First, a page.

Electric Play Dough

Posted by PBS Parents on

Looking to amp up the fun and have the kids learn something about electricity? Give this electric play dough experiment a try. It’s simple, hands-on and the kids will l-o-v-e it!

In this episode of Adventures in Learning, the kids have a blast with a cool project developed by AnneMarie Thomas of the St. Thomas Lab at the University of St. Thomas. Dr. Thomas and her researchers wanted to introduce circuits to young kids. In their research they discovered that salt dough was a great conductor and sugar dough was a solid insulator.

dough.jpg

Want to give it a try?

What You’ll Need

You can find the last three items on the list at an electronics store or you can order a kit online at squishycircuitsstore.com.

If you’re assembling everything yourself, pick up some spade terminals while you’re at the store and crimp them to the end of the wires. Click here to see how. Let me assure you, if I can do it, anyone can. Honestly.

How to Make Circuits

Once you have all the materials, let the kids sculpt, play and create! Use this activity to talk about electricity and how conductive materials allow it to flow freely, while insulating materials make it slow down or stop.

First, have the kids make a very simple series circuit. At its most basic form, the kids are forming a circle that allows the electricity to flow in one direction to light up a light. Start by having the kids take two pieces of conductive dough. Next, place a wire into each one making sure the two pieces of dough do not touch. Then have the kids close the circuit by placing a wire from an LED into each piece of dough. If the LED doesn’t light up, have the kids flip it around. LEDs only allow energy to flow in one direction. The kids have just created a series circuit!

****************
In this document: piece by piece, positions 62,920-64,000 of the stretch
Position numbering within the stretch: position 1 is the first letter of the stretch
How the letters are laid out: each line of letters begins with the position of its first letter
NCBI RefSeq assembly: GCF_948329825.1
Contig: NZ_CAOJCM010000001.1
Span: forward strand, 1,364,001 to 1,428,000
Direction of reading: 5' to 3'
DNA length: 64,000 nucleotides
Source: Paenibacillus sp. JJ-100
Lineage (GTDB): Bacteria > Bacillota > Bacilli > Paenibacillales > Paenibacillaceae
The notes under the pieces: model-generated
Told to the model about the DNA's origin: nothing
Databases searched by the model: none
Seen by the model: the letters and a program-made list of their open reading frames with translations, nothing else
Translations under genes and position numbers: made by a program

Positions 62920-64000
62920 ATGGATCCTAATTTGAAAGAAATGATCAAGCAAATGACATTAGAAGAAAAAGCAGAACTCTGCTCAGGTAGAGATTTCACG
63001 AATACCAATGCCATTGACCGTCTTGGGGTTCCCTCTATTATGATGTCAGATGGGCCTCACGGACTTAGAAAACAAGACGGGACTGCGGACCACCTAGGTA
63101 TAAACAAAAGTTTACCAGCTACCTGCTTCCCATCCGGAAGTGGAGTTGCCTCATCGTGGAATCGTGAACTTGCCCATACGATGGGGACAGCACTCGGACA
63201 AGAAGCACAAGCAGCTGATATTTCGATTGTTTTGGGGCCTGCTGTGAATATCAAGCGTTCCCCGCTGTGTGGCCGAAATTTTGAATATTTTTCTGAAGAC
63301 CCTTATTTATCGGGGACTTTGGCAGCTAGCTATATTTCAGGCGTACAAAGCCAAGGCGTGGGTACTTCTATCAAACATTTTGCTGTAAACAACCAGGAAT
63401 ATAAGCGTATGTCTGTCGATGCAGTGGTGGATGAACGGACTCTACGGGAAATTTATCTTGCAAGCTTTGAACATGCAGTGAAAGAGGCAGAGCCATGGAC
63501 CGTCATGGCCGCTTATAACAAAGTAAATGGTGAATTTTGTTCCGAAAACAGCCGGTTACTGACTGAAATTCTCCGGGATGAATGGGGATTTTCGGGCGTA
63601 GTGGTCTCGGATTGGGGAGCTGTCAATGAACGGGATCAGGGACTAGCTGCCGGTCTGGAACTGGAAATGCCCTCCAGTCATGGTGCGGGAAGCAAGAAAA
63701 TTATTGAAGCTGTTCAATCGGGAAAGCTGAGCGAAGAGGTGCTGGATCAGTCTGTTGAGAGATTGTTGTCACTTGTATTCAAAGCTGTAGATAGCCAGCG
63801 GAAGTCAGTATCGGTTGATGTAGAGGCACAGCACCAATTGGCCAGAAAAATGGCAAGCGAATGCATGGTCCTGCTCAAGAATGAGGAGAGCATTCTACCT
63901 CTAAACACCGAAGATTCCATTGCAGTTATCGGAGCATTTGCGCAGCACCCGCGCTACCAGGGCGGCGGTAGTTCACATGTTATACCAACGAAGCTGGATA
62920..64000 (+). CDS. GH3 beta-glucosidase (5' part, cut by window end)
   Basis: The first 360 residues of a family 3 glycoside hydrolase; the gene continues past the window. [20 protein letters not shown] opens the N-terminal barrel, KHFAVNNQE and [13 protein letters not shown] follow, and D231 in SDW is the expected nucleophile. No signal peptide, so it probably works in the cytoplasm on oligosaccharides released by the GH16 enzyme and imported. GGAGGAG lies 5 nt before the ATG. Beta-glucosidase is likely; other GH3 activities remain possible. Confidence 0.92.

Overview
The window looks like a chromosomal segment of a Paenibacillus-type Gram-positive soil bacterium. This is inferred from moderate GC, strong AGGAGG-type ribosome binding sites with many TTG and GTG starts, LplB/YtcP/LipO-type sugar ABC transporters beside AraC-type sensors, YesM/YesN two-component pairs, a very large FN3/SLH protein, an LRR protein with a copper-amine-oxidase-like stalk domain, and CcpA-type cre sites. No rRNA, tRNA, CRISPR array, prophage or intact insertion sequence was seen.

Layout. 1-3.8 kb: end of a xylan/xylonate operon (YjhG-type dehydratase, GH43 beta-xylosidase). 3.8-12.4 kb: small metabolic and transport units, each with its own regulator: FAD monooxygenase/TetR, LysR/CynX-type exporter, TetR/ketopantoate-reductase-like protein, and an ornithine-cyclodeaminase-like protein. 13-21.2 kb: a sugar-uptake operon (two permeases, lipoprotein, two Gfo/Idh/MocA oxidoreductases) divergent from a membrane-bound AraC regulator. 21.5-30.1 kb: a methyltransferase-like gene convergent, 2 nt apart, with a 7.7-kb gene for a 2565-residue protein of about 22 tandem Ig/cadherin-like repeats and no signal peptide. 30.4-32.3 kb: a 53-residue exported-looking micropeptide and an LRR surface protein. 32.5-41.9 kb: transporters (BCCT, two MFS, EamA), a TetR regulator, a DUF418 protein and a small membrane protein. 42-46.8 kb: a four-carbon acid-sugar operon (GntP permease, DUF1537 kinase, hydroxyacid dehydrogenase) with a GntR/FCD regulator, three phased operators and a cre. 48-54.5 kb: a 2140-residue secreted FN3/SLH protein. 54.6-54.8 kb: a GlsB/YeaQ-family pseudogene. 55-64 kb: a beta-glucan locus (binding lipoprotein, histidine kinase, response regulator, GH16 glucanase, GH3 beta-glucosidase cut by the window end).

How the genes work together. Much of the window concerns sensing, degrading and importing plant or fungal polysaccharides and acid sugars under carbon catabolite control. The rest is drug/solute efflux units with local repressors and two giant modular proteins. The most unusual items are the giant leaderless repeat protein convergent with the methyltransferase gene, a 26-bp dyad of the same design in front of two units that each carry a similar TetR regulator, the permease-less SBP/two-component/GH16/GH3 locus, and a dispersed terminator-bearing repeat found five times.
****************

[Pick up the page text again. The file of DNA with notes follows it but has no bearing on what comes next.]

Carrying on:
Now have them remove a piece from the circuit, either take one of the battery pack wires out of the dough, or remove one of the LED wires. The light goes out. It’s a broken or open circuit. The energy can’t flow.

Have the kids close the circuit again. Now have them push the pieces of dough together. What happens to the light? They have a short circuit. To fix it, have them place a piece of insulating dough between the pieces of conductive dough. The light shines again.

While this activity is the ultimate in rainy day fun, it’d also be amazing at a birthday party. Pair it with a ‘take apart’ activity where kids use real tools to take apart old electronics to see how they work, and you have a STEM/STEAM dream party.

Want more ideas for inspiring Science Technology Engineering Art and Math projects? Check out these links…

More Adventures in Learning from PBS Parents


subscribe to SDPB email updates banner image art and culture link banner image sdpb food pages link children and education link banner image news and information link banner image sports and leisure link banner image
Web_EducatorsInfo_330x85.png

Related content from SDPB Radio

New Rapid City Superintendent Of Schools Dr. Lori Simon

Dr. Lori Simon Rapid City’s Superintendent of Schools is finishing up her first 100 days in her new position. Simon...

College Students Consider The Campaign

Political parties court different demographics, and one crucial group of voters includes young people. Many have the chance to vote in their first presidential...

SF Educators Explore Computer Science Scope

Educators in Sioux Falls say they want computer science classes to equip kids with technology skills and context in...

Jewel Cave Library Lectures Begin With...Bats

Jewel Cave National Monument begins a series of after-school lectures this month at nearby libraries. The goal is to...

Dakota Midday: FRONTLINE "A Subprime Education"

FRONTLINE first examined the story of for-profit colleges in 2010, investigating allegations of fraud and predatory...